Well I finally did it. After months of preparation, work and dedication I have completed my first performance of the Seven Stage Visionary Process from the Tree of Enchantment. Getting to the point where I felt comfortable doing it, and then performing it, proved to be one of the better magical experiences of my life. I decided to make a two day experience out of it and felt a need to be alone. One of my most important mentors told me once that experiences with the Fair Folk are greatly enhanced when you are alone. They are much more prone to making their presence known.
For the location I choose a remote spot on Pikes Peak, dominated by springs,high altitude marsh, and coniferous forest. From my experience the genius loci of Pikes Peak concentrates in this valley. It is a place where it feels respectful to be quiet, is gorgeous to the eyes and senses, and is somewhat intimidating. To be honest there are times that I genuinely feel like the spirit of the place is looking right into my soul. Although powerful, the valley is intimidating; like a mentor or guru that sees things about you instantly, things you would rather ignore. Despite those feelings I feel closer to myself, and to the Truth when I am there. I figured it was the perfect place for my first full foray into Faery Seership. I packed for two days and one night, outfitting myself with my Mega Bug tent (I highly recommend it for it’s light weight and it’s ability to be rock solid in high wind), some good simple foods: apples, pre-cooked rice, packets of soy sauce (I get them from the sushi section at King Soopers) and some hazelnuts for offerings.
My wife dropped me off at the trail head, gave me a brief blessing and hug, and off I went. Just after I crested the first rise and disappeared from the view of the road, I stopped dead in my tracks. Sticking straight up out of the middle of the trail was a Flicker feather! I have never seen a feather with the point buried in the ground when I am our on a hike before, ever. I felt like it was a way the spirits of the place where telling me to pay attention. I picked it up, and from the moment I did to the moment I left the next day, I felt like I was being watched the entire time, it still gives me chills. The hike up was gorgeous and I found a delicious patch of wild strawberry on the way up. Yum.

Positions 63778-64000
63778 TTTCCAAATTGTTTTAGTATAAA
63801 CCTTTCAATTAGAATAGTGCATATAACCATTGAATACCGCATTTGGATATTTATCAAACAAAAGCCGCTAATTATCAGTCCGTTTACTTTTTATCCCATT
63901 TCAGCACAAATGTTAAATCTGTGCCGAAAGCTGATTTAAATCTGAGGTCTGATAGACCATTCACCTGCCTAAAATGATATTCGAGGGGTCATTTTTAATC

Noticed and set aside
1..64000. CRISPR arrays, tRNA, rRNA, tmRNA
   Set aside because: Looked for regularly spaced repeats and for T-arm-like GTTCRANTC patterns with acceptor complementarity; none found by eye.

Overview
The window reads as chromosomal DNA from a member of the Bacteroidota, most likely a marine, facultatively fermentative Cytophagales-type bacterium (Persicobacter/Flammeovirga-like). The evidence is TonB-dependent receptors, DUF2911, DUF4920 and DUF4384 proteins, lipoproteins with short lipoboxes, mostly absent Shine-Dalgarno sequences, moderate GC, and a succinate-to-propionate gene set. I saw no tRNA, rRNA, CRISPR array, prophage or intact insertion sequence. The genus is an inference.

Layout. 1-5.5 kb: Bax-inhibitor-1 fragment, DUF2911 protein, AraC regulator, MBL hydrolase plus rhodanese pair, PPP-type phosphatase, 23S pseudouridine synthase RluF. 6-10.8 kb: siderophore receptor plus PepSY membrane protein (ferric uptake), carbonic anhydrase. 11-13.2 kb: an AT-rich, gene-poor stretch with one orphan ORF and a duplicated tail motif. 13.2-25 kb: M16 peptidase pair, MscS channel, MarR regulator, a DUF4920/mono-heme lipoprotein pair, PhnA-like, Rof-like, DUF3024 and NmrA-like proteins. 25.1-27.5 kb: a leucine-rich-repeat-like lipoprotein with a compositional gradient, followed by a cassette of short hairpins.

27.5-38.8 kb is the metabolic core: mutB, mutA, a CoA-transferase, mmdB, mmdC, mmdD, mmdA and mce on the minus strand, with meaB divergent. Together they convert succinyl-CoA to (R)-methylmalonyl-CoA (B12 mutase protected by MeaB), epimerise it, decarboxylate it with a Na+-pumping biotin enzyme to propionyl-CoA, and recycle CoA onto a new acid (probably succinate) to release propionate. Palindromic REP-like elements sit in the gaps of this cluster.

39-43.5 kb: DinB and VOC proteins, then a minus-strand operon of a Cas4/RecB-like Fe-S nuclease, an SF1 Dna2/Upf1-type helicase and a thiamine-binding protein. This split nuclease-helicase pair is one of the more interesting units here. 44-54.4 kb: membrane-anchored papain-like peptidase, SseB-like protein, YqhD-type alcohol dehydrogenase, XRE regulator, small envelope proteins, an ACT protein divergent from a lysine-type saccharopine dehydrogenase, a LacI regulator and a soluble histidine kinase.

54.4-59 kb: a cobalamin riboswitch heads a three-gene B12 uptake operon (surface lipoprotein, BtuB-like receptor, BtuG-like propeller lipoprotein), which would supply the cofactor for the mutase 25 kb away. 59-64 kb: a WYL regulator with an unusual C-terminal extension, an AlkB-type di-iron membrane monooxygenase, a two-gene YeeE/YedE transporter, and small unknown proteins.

The valley itself is filled with spruce, pine, fir, and aspen. And the wildflowers! There were marsh marigolds, elephant heads, shooting stars, indian paintbrush, daisy, dandelions, and a many others that I could not identify. When you first enter the valley there is a large stone that has a chair shaped basin in it’s midst. For me, it simply radiates croí. I took my shoes and socks off before I entered the valley and approached the Stone Chair. There is just something about the Stone Chair. I am sure many of you have similiar places in nature that make you feel “different” as well. After some prayers and silence, I found a place to camp near the edge of the forest. I felt great.
I spent the rest of the afternoon marveling at the wildflowers, following elk track, and generally exploring the secret places. I felt a sense of reverent silence the entire time. It felt almost blasphemous to make noise. This also made me somewhat nervous, however, as the valley is known for Black Bear and Mountain Lion, I really did not want to surprise a large carnivore! But I simply could not bring myself to do anything but be as quiet as possible. I did find a leg bone of an elk that had quite obviously been cracked open by either a bear or lion for the marrow. Funny how even the remote possibility of running into a wild carnivore makes you well, alert. 😉